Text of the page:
Experts divided on pace of Vista adoption

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With barely two days to go before the official launch of Microsoft Corp.’s much awaited Vista operating system (OS), the jury is still out on how quickly businesses will switch to the new product.

Analysts have expressed widely divergent views on this topic.

Vista will be available to enterprise users on November 30, and consumers will have a crack at the OS beginning January 2007.

A British analyst believes take up will be rapid.

Pent-up demand will boost adoption up to 15 per cent within the Vista’s first year of release according to David Mitchell, software practice leader at technology advisory firm Ovum Ltd. based in London, England.

“That would make it the fastest-moving operating system ever,” said Mitchell.

He noted that only between 12 to 14 per cent of users switched to Windows XP within the first year of its release.

However, att least one Canadian analyst believes enterprise users will move more cautiously because of training and interoperability considerations.

“Fifteen per cent is realistic but it is really too early to tell what the pace of adoption will be,” said Carmi Levy, senior research analyst for Info-Tech Research Group Ltd. in London, Ont.

Levy said not a few companies will probably wait and see how the software works for other organizations and conduct trials themselves to determine what sort of impact Vista will have on their operations. “OS migrations are a significant event for companies.”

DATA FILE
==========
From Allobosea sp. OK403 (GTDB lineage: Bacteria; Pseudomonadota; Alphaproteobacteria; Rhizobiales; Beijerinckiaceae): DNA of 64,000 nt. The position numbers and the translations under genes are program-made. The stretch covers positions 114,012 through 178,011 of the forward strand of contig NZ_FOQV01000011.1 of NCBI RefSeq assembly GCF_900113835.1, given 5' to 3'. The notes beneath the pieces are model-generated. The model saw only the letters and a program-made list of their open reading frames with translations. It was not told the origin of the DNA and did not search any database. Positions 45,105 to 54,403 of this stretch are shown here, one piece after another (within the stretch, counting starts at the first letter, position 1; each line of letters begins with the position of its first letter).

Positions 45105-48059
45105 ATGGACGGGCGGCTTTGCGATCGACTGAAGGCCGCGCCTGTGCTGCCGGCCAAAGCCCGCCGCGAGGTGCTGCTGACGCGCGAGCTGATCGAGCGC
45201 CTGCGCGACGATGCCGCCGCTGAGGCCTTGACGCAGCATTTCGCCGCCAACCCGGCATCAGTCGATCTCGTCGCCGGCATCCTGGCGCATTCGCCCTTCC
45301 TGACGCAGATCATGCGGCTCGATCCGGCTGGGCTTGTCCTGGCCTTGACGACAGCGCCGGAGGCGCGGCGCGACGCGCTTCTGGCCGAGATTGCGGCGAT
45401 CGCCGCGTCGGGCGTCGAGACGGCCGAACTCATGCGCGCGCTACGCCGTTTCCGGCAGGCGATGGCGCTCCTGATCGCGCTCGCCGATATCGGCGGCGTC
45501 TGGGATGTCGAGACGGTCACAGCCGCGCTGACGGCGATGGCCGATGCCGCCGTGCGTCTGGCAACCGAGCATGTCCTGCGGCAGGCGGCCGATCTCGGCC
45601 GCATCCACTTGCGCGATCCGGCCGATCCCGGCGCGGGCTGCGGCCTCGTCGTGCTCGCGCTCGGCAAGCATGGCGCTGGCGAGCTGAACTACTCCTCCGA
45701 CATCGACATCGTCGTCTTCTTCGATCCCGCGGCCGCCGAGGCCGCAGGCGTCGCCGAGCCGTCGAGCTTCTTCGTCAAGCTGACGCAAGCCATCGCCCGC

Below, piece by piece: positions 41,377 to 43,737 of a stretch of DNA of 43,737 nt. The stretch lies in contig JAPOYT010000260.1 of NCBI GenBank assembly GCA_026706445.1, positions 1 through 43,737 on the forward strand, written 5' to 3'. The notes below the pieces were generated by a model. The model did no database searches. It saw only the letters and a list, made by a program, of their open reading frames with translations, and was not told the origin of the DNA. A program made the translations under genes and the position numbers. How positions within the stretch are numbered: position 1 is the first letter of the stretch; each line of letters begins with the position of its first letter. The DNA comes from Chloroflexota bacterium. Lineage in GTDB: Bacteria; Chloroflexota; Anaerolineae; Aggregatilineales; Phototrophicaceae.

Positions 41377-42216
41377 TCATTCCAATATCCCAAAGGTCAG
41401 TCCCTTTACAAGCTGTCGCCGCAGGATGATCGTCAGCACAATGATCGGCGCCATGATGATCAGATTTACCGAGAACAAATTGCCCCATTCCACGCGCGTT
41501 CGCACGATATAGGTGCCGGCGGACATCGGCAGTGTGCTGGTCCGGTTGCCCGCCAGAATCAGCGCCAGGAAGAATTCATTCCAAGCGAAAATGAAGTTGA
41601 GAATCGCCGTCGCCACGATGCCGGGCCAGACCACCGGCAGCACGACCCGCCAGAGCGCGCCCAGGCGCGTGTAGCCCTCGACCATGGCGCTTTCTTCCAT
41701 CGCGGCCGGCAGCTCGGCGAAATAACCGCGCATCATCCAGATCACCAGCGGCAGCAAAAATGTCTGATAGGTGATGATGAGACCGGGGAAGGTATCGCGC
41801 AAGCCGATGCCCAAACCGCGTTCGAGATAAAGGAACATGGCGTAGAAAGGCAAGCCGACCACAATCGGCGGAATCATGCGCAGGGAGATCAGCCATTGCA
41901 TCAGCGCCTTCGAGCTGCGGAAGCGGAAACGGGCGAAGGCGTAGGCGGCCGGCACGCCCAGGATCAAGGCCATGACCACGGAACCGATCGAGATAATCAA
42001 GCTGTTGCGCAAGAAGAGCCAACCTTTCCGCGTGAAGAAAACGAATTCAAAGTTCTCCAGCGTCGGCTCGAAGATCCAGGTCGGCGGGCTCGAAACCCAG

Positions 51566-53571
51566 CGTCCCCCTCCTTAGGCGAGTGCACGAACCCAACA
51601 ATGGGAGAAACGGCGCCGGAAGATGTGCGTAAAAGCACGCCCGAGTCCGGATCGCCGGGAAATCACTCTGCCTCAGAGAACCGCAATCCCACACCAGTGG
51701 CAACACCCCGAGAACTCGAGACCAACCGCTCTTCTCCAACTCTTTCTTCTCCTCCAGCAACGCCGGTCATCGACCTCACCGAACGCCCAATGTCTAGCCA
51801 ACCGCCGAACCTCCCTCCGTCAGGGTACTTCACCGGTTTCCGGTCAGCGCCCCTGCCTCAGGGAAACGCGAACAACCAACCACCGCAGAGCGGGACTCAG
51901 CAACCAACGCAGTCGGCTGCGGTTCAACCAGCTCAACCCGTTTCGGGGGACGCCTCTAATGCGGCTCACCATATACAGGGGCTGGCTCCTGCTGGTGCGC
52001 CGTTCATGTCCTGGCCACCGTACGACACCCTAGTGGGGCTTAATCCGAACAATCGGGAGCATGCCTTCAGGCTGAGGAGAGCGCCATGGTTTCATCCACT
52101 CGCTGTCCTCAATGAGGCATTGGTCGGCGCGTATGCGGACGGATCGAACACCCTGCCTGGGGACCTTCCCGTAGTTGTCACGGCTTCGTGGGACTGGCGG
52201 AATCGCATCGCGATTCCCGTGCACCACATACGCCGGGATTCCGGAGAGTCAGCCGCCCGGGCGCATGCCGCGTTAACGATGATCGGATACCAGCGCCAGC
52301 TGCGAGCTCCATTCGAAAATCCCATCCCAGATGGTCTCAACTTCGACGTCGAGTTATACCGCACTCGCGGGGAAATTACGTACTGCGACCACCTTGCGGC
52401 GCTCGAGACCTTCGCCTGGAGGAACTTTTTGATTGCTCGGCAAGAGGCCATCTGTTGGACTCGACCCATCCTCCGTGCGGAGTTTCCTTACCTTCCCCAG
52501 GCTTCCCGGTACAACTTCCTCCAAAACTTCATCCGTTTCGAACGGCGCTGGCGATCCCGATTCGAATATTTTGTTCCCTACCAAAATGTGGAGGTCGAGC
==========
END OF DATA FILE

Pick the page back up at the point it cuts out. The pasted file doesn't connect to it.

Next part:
Vista has several key advantages over the Windows XP such as beefed up security features and consolidated administrative features that make the new OS easier to manage.

Levy said it usually takes companies 12 to 18 months to accomplish a full roll out of a new OS.

Yet, the Info-Tech analyst said “companies won’t be switching just because the software is being sold. They’ll balance these advantages against the cost of migration.”

The Canadian analyst said the same could be said for Microsoft’s Office 2007.

Levy said Office 2007 offers dramatic improvements over the previous version of the software such as a transparent three-dimensional graphical interface. Office 2007 also has so-called “ribbons”, which replace the traditional drop down menus and offer greater access to the application’s functions.

Ironically, it’s there very enhancements that could temporarily hold back adoption, according to Levy.

“Enterprise users will have to consider training employees on Office 2007. Early adaptors also have to investigate how external constituents, not using the software, will handle Office 2007 files,” said Levy.

“It’s not something you purchase in the morning and get up and running by lunch time,” he said.

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